Having recently returned from an overseas trip, travel has been at the forefront of my mind. With travel and tourism being one of the fastest-growing sectors in the global economy, let’s take a look at three popular ASX shares operating in the travel space.
Webjet Limited (ASX: WEB) is a digital travel business spanning both global consumer markets (‘B2C’) and wholesale markets (‘B2B’). It was established in 1998 and now claims to be the leading online travel agency (OTA) in Australia and New Zealand. Webjet says it was the world’s first to use ‘Travel Services Aggregator’ technology and is now leading the industry in blockchain innovation.
There is a lot to like about Webjet’s long-term growth potential. Strong organic growth particularly in the company’s rapidly growing B2B WebBeds business, a continued shift towards the online travel marketplace and new blockchain initiatives aimed to reduce costs and improve efficiency are all positives.
In saying that, the share price of Webjet has fallen roughly 25% since the federal election in mid-May. This decline may be attributable to weaker discretionary spending and Webjet’s deal with its strategic UK partner Thomas Cook, whose share price has suffered amid concerns over the viability of its business.
Flight Centre Travel Group Ltd (ASX: FLT) is one of the world’s largest travel agencies and has company-owned operations in more than 23 countries, while their corporate travel management network spans more than 90 countries. The Group employs more than 19,000 people and owns 2,800 businesses.
Flight Centre has an exceptional balance sheet that comprises $394 million in cash and only $35 million in debt. The company is also founder run and has a strong long-term record of growth, ticking further boxes of an attractive investment.
However, Flight Centre issued a downgrade in its FY19 profit guidance back in April, citing lacklustre Australian leisure results due to lower Australian consumer confidence and thus, subdued trading conditions. Further, the brick and mortar element of Flight Centre’s business model has long been a concern for investors given the rise of online travel bookings.
Despite this, Flight Centre’s share price has risen roughly 12% in the last 3 months, a stark contrast from that of Webjet.
Corporate Travel Management Ltd (ASX: CTD) is a provider of travel management solutions to the corporate market. They pride themselves on personalised service excellence and client-facing technology solutions, and these traits have helped them to win AFTA’s award for Australia’s Best Corporate Travel Management Company twelve times! Corporate Travel Management currently operates throughout Australia, New Zealand, North America, Europe and Asia.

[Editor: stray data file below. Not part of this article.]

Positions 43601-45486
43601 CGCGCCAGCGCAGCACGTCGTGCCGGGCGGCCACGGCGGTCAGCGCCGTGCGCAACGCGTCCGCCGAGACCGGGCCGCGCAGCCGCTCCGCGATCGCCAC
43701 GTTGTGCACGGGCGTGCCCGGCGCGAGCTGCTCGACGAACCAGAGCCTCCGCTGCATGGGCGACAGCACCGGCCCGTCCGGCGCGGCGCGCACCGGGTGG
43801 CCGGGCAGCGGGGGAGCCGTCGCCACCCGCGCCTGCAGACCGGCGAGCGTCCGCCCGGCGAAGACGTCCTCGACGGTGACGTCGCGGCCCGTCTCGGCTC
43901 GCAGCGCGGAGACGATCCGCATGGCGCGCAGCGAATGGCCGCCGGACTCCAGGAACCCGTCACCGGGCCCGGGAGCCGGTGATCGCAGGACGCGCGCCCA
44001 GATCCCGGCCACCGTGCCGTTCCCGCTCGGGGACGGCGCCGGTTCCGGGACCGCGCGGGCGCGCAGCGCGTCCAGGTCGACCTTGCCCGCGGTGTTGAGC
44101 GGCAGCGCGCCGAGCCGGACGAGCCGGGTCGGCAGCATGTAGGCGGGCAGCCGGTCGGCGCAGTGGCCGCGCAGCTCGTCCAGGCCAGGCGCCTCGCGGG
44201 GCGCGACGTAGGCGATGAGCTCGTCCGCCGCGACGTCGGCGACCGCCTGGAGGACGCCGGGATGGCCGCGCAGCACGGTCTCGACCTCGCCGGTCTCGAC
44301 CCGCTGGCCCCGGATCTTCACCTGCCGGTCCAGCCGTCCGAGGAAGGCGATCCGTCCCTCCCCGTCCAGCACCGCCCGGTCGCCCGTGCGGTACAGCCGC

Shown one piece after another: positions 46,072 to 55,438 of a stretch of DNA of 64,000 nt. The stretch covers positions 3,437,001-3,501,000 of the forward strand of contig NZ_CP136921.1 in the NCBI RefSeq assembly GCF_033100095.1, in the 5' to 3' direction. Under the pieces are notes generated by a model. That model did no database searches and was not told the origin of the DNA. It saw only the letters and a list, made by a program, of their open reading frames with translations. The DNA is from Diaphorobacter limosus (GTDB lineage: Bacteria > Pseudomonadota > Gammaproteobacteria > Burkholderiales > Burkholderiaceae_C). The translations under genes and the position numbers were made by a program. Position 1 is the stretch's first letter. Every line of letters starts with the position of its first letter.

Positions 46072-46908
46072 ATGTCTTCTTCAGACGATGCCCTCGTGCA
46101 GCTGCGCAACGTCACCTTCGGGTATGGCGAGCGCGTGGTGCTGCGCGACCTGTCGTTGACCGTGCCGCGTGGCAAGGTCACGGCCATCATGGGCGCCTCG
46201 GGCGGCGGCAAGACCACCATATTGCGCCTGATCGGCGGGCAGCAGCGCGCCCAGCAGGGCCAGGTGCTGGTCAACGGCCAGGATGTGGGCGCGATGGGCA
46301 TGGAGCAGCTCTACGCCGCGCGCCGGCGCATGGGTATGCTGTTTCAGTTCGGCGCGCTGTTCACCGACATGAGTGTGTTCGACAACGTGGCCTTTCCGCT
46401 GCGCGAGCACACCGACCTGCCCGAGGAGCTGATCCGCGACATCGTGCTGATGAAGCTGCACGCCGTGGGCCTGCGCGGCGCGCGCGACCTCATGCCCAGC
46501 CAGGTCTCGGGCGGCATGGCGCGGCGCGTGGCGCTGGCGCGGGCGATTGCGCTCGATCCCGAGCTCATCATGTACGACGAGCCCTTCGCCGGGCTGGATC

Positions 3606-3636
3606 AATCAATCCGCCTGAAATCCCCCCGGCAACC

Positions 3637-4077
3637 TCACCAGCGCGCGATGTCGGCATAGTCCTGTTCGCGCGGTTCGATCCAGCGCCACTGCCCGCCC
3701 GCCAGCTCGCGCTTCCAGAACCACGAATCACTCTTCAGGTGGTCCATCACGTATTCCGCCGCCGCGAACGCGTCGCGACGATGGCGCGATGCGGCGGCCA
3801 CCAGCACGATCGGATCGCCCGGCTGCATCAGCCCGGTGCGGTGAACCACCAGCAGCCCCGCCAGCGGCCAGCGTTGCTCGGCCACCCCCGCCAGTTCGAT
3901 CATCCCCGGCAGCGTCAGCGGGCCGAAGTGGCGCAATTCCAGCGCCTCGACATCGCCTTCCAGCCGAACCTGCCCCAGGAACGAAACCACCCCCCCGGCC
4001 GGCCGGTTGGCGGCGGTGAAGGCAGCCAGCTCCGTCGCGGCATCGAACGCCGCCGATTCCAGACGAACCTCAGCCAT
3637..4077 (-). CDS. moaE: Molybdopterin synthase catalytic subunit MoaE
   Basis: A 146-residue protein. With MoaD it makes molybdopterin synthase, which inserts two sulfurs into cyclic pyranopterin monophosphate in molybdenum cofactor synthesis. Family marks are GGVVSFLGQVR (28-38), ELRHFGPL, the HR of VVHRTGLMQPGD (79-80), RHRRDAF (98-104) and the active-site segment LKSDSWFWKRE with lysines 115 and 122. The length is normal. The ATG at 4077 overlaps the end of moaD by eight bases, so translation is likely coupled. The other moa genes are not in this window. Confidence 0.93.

Corporate Travel released a strong half-year report earlier this year with revenue, underlying EBITDA, statutory NPAT and EPS all growing more than 20% on the prior corresponding period.
Pleasingly, the company is also founder-led and has a technology focus that may prove to set the company apart in the Asian and US markets where online penetration in the corporate travel segment is relatively low.
However, Corporate Travel was the target of a scathing short report released in October 2018. In this report, Vgi Partners Ltd (ASX: VGI) identified 20 “red flags” ranging from deceptive accounting policies to questionable cash balances.
As a result, the Corporate Travel share price plummeted to a 52-week low of $19.20 in early November 2018. While the company’s half-year report provided temporary relief for investors, with the share price rallying as high as $29.27 in February, it has since fallen back to around $21.
Which Share Would I Buy?
To me, it seems all three of these businesses are cyclical and may be vulnerable to an economic downturn. Further, Flight Centre and Webjet in particular face increasing competition from the likes of Booking.com, owned by Booking Holdings (NASDAQ: BKNG), Expedia Group (NASDAQ: EXPE), Trivago (NASDAQ: TRVG) and Helloworld Travel (ASX: HLO).
However, the long-term growth potential of these businesses remains intact and the recent pullback in share prices may present a buying opportunity for long-term investors.
Of the three, I’d be most compelled to buy Webjet shares due to its impressive growth rates, particularly in relation to its WebBeds B2B business, as well as the company’s blockchain initiatives that seek to improve productivity. Webjet is also well-positioned to benefit from the continued industry shift away from traditional brick and mortar stores to the online marketplace.
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At the time of writing, Cathryn has no financial interest in any of the companies mentioned.